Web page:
13 years from now nothing you are doing right now would matter. You probably won’t even remember what you are thinking at the moment. Nevertheless, you will find yourself wondering how did you get to this moment.
Do not be afraid to fail or make mistakes. Take a chance. You will never know until you try. If you fail you can always try again. Don’t let other people limit what you can achieve.
Do not settle for less. Just because your choices are limited does not mean that you have to settle with poor choices. You should think of what makes you truly happy and not force yourself to be happy just to satisfy others. You deserve a lot better.
Do not take shortcuts. Be patient. Trees take years to bear fruits. If someone tells you to take the easy way out, don’t listen to them. If you want a better future then start working towards it as soon as possible. Don’t rely on others to give it to you.
Choose your friends wisely. Not everyone will like you. Not everyone will be there to support you when you are in trouble. Cherish the ones who would. Never forget them and make it a point to reach out to them.
Build meaninful relationships. If things are not working out for you then move on as soon as you can. Don’t dwell on the ugly and expect it to become better. Accept your mistakes and move forward. Don’t your waste time.
Spend more time with your family. Show them that you love them.
Go out of your comfort zone and explore. There are a lot of good places to discover, interesting things to learn and nice people to meet.
I’ve been in the IT industry for 13 years and even with the amount of experience, I don’t think I have ever called myself an “expert”. So hearing that there’s this self-proclaimed “Linux expert” who is openly insulting our product and our team makes me furious.
Normally, I wouldn’t mind hearing negative things about our product since I consider them as constructive criticisms. But coming from this guy? Who was incapable of the following:
- Installing Ubuntu Server (he installed Ubuntu Desktop despite our recommendation)
- Installing Apache Tomcat (he tried to install it manually instead of using the package manager and screwed the file system)
- Setting up a proper port forwarding (the server is behind a second router and he probably has no idea what he’s trying to do)
- Configuring a server to use static IP address (he changed the IP address correctly but forgot to set the DNS servers)
He probably has his reasons for hating us but hey, we’re just doing our job and he can’t even do his.
Which is worse? An employee suddenly abandoning his duties or the parents of the employee demanding compensation and justifying the negligence of their child?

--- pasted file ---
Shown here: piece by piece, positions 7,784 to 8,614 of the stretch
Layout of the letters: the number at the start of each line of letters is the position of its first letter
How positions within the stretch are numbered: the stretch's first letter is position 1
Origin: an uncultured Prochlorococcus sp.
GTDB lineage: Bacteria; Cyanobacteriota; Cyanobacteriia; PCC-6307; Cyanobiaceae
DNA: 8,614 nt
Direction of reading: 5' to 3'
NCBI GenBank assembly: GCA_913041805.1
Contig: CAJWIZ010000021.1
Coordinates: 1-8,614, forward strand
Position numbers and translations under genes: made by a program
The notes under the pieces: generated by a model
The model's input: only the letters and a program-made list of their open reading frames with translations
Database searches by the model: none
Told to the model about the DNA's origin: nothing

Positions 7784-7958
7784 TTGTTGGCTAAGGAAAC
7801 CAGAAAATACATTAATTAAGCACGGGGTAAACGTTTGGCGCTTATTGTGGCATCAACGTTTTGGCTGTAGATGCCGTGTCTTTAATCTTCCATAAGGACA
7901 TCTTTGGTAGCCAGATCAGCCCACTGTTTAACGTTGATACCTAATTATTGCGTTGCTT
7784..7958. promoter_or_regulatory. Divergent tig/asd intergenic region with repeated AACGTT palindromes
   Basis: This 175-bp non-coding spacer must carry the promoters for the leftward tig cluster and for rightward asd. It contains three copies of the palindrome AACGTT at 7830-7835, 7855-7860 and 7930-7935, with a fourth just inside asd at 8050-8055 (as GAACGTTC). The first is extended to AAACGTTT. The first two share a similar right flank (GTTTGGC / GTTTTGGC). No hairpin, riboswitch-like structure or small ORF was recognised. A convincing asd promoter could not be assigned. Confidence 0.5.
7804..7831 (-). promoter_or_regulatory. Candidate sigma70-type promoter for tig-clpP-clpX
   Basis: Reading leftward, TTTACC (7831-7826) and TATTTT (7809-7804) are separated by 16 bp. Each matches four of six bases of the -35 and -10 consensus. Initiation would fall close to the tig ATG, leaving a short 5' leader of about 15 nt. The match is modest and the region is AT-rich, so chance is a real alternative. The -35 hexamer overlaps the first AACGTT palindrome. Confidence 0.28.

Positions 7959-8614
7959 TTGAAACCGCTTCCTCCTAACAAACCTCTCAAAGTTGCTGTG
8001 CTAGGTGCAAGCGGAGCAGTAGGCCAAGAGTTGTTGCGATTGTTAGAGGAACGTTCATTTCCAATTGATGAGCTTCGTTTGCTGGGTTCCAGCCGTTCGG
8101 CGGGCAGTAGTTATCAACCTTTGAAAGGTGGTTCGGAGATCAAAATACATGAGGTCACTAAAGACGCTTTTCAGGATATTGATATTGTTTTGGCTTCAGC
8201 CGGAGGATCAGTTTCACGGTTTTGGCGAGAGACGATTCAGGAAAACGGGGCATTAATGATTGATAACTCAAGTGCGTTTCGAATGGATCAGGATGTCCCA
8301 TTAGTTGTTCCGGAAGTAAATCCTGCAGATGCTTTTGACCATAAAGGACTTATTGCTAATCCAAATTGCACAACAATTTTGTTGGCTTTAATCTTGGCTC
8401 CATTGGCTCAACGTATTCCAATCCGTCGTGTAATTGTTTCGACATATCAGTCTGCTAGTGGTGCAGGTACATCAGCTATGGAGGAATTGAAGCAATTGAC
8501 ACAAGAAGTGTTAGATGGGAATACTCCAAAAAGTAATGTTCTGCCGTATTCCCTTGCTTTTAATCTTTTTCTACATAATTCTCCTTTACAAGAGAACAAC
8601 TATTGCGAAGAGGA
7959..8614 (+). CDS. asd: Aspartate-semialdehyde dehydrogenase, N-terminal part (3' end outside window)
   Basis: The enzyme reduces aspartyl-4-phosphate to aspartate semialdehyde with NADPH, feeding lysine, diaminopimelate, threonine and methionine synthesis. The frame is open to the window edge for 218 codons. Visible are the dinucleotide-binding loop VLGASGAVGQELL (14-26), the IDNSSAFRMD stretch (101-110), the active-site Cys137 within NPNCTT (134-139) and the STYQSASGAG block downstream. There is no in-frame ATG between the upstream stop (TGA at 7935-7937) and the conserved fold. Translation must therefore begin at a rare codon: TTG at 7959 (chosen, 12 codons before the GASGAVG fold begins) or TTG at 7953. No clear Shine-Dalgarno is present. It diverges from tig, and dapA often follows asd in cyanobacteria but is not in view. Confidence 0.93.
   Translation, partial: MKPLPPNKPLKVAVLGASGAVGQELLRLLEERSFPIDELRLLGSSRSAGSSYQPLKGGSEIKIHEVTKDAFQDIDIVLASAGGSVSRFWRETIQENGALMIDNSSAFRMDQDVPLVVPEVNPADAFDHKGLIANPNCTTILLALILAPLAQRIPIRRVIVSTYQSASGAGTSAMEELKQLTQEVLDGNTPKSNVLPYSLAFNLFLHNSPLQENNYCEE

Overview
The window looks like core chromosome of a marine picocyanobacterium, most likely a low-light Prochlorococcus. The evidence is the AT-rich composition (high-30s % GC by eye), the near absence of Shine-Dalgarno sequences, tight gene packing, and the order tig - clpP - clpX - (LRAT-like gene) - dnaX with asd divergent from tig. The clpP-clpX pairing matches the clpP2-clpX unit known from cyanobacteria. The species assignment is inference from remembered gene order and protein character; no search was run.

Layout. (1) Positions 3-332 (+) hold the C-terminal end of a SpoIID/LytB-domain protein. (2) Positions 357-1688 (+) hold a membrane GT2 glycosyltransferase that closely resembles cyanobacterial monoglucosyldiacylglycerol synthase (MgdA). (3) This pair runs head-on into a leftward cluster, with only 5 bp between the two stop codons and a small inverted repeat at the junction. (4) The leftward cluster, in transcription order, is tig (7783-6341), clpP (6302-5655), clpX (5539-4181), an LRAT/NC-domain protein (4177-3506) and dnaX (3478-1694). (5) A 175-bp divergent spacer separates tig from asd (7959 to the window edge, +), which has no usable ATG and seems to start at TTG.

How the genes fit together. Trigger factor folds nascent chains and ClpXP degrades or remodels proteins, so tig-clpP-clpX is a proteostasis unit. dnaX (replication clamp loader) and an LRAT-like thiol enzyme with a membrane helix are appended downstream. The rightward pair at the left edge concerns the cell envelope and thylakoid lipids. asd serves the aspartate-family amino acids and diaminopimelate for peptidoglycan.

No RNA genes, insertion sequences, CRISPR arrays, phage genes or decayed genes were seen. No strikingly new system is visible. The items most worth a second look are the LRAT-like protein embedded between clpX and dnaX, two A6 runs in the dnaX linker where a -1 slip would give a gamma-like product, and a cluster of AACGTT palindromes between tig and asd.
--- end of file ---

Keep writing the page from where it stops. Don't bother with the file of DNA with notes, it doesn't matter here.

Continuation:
In this time of so-called “millennials” you have got to wonder who is to be blamed for the continued degradation of our social values. Instead of moving forward, as a society, the signs are clearly pointing towards the path of self-destruction.
Cha Cha finally crossed the rainbow bridge at 12 noon today. I witnessed her final moments and did my best to comfort her as her heart slowly gives up and she takes her last breath. It was a gut-wrenching experience to see your dog’s final seconds. I’m not even sure if she was listening to what I was saying to her.
I wasn’t able to do anything except rub her neck and tell her I love her and that everything is going to be OK. Somehow, I’m thankful that we decided to bring her home yesterday and I was able to spend time with her until her very last moment.
Thank you Cha Cha for keeping us safe and making our lives less stressful. Thank you for your loyalty and discipline. Until the very end, you followed our house rules, even if your body has already given up. You died in front of our door as if you’re guarding our house one last time. Thank you for being part of our family. Your presence will surely be missed.
I know you are in a better place now, watching over us. I hope we see each other again someday.
There’s no better way to put it. Cha Cha, our 4-year old Belgian Malinois is dying. On the one hand we’re thankful that she can spend her last days with us at home, but on the other hand not knowing when her body would finally give up is just heartbreaking.
We’ve already shelled out over 20K for her medical expenses but it seems that we’re already too late. Money can be earned again but her place in our lives can never be replaced.
As much as we want to exhaust all possible treatment even if it means losing most of our savings, we knew she doesn’t want to be a burden to us. The extensive damage to her kidneys brought about by the heartworm disease is enough for the vet to discourage us from pursuing any further treatment.
We’ve been crying a lot ever since we were told about the prognosis. Psychologists seem to call that “anticipatory grief”. Cha Cha is part of our family. The thought of losing her is difficult to accept. Not knowing when she would be taken from us makes it even harder.
While getting a copy of my baptismal certificate, I noticed a familiar name in the church’s log book. It was Glenn’s younger sister, Grace. Her name appeared first on the page while mine was last. It was January 4, 1987. We both got baptized on the same day. Our parents had no idea they will be seeing each other again.
Who would have thought that we would end up going to the same school where:
- Florence and Gene are classmates
- Me and Glenn are classmates and best friends
- Faye and Grace are classmates
And 24 years later, Florence and Gene would get married and our two families would become related by law.